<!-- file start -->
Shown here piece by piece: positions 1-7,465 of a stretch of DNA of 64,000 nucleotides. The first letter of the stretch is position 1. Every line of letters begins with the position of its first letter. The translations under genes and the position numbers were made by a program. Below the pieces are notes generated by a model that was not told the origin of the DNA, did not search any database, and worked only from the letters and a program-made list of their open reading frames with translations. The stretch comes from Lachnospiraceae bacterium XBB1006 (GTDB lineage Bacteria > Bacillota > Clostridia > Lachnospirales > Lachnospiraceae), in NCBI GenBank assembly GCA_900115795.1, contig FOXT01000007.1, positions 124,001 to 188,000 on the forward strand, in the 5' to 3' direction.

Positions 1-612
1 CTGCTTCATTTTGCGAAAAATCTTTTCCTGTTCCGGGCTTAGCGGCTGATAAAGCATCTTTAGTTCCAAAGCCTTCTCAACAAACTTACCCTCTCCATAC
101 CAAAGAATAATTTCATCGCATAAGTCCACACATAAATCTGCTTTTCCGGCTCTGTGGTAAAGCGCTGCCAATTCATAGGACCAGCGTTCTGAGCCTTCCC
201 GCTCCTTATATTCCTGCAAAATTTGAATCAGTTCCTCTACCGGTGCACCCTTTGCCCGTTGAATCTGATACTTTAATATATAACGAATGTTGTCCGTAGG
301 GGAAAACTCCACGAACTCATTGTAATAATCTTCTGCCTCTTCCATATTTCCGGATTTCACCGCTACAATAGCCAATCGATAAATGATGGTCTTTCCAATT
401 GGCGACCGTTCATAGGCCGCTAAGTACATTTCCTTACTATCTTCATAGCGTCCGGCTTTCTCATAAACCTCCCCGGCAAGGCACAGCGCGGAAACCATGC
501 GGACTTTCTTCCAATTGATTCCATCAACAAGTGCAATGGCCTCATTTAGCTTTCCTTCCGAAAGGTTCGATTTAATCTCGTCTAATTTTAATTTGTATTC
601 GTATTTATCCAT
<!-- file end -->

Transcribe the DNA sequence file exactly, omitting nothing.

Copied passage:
Shown here piece by piece: positions 1-7,465 of a stretch of DNA of 64,000 nucleotides. The first letter of the stretch is position 1. Every line of letters begins with the position of its first letter. The translations under genes and the position numbers were made by a program. Below the pieces are notes generated by a model that was not told the origin of the DNA, did not search any database, and worked only from the letters and a program-made list of their open reading frames with translations. The stretch comes from Lachnospiraceae bacterium XBB1006 (GTDB lineage Bacteria > Bacillota > Clostridia > Lachnospirales > Lachnospiraceae), in NCBI GenBank assembly GCA_900115795.1, contig FOXT01000007.1, positions 124,001 to 188,000 on the forward strand, in the 5' to 3' direction.

Positions 1-612
1 CTGCTTCATTTTGCGAAAAATCTTTTCCTGTTCCGGGCTTAGCGGCTGATAAAGCATCTTTAGTTCCAAAGCCTTCTCAACAAACTTACCCTCTCCATAC
101 CAAAGAATAATTTCATCGCATAAGTCCACACATAAATCTGCTTTTCCGGCTCTGTGGTAAAGCGCTGCCAATTCATAGGACCAGCGTTCTGAGCCTTCCC
201 GCTCCTTATATTCCTGCAAAATTTGAATCAGTTCCTCTACCGGTGCACCCTTTGCCCGTTGAATCTGATACTTTAATATATAACGAATGTTGTCCGTAGG
301 GGAAAACTCCACGAACTCATTGTAATAATCTTCTGCCTCTTCCATATTTCCGGATTTCACCGCTACAATAGCCAATCGATAAATGATGGTCTTTCCAATT
401 GGCGACCGTTCATAGGCCGCTAAGTACATTTCCTTACTATCTTCATAGCGTCCGGCTTTCTCATAAACCTCCCCGGCAAGGCACAGCGCGGAAACCATGC
501 GGACTTTCTTCCAATTGATTCCATCAACAAGTGCAATGGCCTCATTTAGCTTTCCTTCCGAAAGGTTCGATTTAATCTCGTCTAATTTTAATTTGTATTC
601 GTATTTATCCAT